Flying Insider Information with Pam and Michelle
After a combined 30 years working for various airlines, it comes to no surprise that our Reservations Coordinator Pam and Tour Planner Michelle have a wealth of knowledge when it comes to flying. We asked Pam and Michelle to share some of the best “insider” tips they learned while working for airlines so we could share them with all of you! We hope these tips help you feel more comfortable and confident on your next trip.
Q&A With Pam and Michelle
What is your favorite airline?
Pam: "Because of their refund and change policy, I have to say Southwest. If my plans change last minute, I'm able to move my flight without any problems right from the website or app. Also, keep in mind you can often buy a $500 Southwest gift card at Costco for $450! It's a great savings."
Michelle: "I tend to fly Southwest the most as it provides great flight options out of my local airport. Between their included snacks and drinks on the plane, and their two free bags, it's hard to beat! Delta is also a favorite - their customer service and stylish airport lounges are top rated."
Should I be worried about turbulence?
Pam: "Statistically, planes are one of the safest modes of transportation and up to 20x safer than being in a car. It might be a bit uncomfortable, but your plane is built to handle it and you shouldn't be concerned - although we understand it feels unsettling. If you're scared of flying and the bumps of air travel bother you, sit near the back of the plane for the smoothest ride."
What should I do when my flight gets canceled? Do certain airlines help you navigate this process better than others?
Michelle: "If your flight has been canceled at the airport, the first thing you want to do is get in the customer service line. Then, it's best to call your airline's customer service number while you wait. You can often get ahold of someone on the phone faster than you can reach the front of the line. Also, when traveling on a “discount” carrier like Spirit, Frontier, or Southwest, you should understand that if they cancel your flight, they will only rebook you on their airline - you will not be given the option to fly with another carrier. When traveling on the major airlines like United, Delta, American, etc., they have the ability to rebook you on any other airline, giving you more options to get to your destination faster."
How much time should folks have as a buffer between flights?
Pam: "You should give yourself one hour buffer between domestic flights in case your flight is late inbound. Even if your first flight is on time, it's important to consider some airports are quite large and the walk between gates will take time. As a good rule of thumb, one hour will help ensure you don’t feel rushed."
What types of snacks and beverages would you suggest for the plane?
Michelle: "Many airlines don’t offer many food options unless you're on a long flight, so I always suggest bringing your own snacks onboard. You can easily bring something from home in your carry-on bag and a refillable water bottle that can be filled once through security. If you are prone to nausea or bloating, drinking a carbonated beverage on a flight can exacerbate the feeling due to the decrease in barometric pressure."
How can you lower the risk of losing luggage?
Pam: "Although it's a common fear, lost luggage is actually pretty uncommon and the chance of getting any lost luggage back is very good. Of all the bags transported via airlines each year, less than 1% are lost, delayed or damaged. To be the best prepared, I recommend having your contact information on BOTH the outside and inside of your bag. I put a sheet of paper with my name, address, phone, and email inside my bag right at the top so it’s visible incase my luggage tag comes off in transit. In recent years, bluetooth trackers have become increasing popular! For example, if you have an iPhone, you can buy an Air Tag for less than $30 and toss the coin shaped device into your luggage. It will update your iPhone on its location, so you'll always know exactly where your bag is in real time with detailed precision."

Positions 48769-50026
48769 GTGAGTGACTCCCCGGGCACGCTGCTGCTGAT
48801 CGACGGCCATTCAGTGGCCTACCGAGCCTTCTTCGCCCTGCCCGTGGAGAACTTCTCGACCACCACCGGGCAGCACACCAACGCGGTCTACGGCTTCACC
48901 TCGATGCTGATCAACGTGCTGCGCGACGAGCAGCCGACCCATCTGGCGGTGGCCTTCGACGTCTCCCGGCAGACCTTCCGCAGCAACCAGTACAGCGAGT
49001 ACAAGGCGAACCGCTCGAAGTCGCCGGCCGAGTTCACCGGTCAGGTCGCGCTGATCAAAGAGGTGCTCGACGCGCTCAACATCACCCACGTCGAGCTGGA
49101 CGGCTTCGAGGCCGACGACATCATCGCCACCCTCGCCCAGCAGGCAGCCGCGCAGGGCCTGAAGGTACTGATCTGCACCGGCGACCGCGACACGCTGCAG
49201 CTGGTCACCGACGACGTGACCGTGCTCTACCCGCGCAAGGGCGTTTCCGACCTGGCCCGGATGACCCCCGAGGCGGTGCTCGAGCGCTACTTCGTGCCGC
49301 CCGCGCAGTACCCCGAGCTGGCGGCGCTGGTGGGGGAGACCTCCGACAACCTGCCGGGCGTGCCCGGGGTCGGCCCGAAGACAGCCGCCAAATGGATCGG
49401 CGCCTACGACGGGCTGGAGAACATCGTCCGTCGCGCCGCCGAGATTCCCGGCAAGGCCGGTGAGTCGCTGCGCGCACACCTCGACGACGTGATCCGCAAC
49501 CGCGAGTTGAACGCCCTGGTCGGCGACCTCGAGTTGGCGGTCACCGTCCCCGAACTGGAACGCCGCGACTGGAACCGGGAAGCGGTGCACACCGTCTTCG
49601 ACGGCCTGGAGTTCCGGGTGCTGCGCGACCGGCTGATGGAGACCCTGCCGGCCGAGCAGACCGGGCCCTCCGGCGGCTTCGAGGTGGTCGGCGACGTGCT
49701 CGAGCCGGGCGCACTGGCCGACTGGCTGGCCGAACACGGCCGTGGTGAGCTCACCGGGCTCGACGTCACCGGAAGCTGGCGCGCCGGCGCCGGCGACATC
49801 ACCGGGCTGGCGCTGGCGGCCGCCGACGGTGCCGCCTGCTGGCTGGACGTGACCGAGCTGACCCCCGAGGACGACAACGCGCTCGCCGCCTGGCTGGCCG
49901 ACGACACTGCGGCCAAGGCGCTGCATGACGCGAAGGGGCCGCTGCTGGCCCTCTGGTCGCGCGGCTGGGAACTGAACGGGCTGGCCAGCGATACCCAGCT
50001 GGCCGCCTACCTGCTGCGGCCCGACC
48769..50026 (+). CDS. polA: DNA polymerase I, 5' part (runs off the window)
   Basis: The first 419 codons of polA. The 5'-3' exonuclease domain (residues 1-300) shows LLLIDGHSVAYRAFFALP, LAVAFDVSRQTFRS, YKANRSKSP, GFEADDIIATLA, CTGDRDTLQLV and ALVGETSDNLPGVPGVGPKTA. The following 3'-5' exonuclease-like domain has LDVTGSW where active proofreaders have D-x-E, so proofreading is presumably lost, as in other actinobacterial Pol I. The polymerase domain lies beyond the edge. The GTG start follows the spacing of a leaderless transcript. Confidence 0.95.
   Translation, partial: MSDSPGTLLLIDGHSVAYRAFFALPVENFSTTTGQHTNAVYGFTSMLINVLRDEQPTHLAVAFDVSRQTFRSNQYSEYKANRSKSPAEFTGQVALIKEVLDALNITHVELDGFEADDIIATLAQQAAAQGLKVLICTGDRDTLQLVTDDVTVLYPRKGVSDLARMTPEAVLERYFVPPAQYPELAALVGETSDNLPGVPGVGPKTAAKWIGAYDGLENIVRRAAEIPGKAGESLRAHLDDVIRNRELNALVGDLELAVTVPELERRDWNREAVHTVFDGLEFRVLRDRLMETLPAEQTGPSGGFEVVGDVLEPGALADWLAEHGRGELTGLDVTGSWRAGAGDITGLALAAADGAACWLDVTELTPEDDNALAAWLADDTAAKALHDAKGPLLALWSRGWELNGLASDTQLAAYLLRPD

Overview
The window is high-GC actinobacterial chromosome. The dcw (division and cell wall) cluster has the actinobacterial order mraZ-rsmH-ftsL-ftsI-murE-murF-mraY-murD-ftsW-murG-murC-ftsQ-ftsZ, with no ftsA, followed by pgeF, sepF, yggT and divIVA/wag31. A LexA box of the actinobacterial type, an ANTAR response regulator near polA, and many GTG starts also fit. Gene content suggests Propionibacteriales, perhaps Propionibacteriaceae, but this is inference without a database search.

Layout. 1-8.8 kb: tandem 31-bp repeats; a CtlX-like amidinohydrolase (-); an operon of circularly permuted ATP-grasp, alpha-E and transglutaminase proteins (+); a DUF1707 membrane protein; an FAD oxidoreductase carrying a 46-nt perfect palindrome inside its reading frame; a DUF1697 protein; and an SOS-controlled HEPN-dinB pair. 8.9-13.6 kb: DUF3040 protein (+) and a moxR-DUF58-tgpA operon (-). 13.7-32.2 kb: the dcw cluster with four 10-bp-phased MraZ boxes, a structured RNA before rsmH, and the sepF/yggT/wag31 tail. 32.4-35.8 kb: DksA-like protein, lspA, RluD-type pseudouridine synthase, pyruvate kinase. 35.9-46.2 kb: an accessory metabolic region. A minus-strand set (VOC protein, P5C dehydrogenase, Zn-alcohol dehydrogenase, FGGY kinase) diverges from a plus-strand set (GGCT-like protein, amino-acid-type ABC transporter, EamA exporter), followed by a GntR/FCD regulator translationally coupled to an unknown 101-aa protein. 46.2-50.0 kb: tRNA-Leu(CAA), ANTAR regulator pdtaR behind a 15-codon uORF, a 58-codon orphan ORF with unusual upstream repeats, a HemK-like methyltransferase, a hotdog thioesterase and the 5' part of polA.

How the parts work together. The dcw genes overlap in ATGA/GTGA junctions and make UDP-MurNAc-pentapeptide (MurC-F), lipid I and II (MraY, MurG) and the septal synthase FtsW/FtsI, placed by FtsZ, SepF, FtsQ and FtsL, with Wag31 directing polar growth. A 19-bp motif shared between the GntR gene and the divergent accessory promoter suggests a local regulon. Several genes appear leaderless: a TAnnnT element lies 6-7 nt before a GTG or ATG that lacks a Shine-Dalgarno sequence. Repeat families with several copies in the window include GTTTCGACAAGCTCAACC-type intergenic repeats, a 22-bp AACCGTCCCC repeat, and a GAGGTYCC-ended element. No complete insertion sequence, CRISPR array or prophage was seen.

What items should you keep in your carry-on?
Michelle: "You should always keep the more obvious things like your ID, phone, and phone charger on you. One of the biggest mistakes I've seen people make is packing their car keys and medications in a checked bag. If that bag would happen to get lost or delayed, it might be a few days before your bag catches up with you. Imagine getting to the airport and not having your keys to drive home, or arriving at your vacation without your medication. Prevent any future panic by just keeping these items with you at all times in your carry-on."
Should you use third parties like Orbitz or Expedia when booking flights? What risks could be associated with this?
Pam: "Third party sites are good for finding options, but it’s always best to book directly from the airline or hotel website. You can find the rates, and the airline is more apt to help you if you booked directly versus using a third party site."
How can you reduce the effects of jet lag?
Michelle: "The main key in helping reduce jet lag on long flights is to stay hydrated and periodically stretch your legs to improve circulation. Put your carry-on at your feet so you can use it to prop up your legs! I also suggest that travelers try to adjust their daily time schedules for a few days prior to the trip if possible. Even 30 minutes for a few days prior to the trip will help. You should also try to take a nap before landing so you can enjoy your arrival in a new city."
Pam's #1 flying tip:
"Take aspirin to avoid your ears plugging up while on a flight. Just make sure it's Aspirin, not Tylenol!"
Michelle's #1 flying tip:
"Give yourself plenty of time. On most carriers, the boarding door closes 10-15 minutes before the scheduled departure time and can’t be reopened once closed."Back to Notes From The Road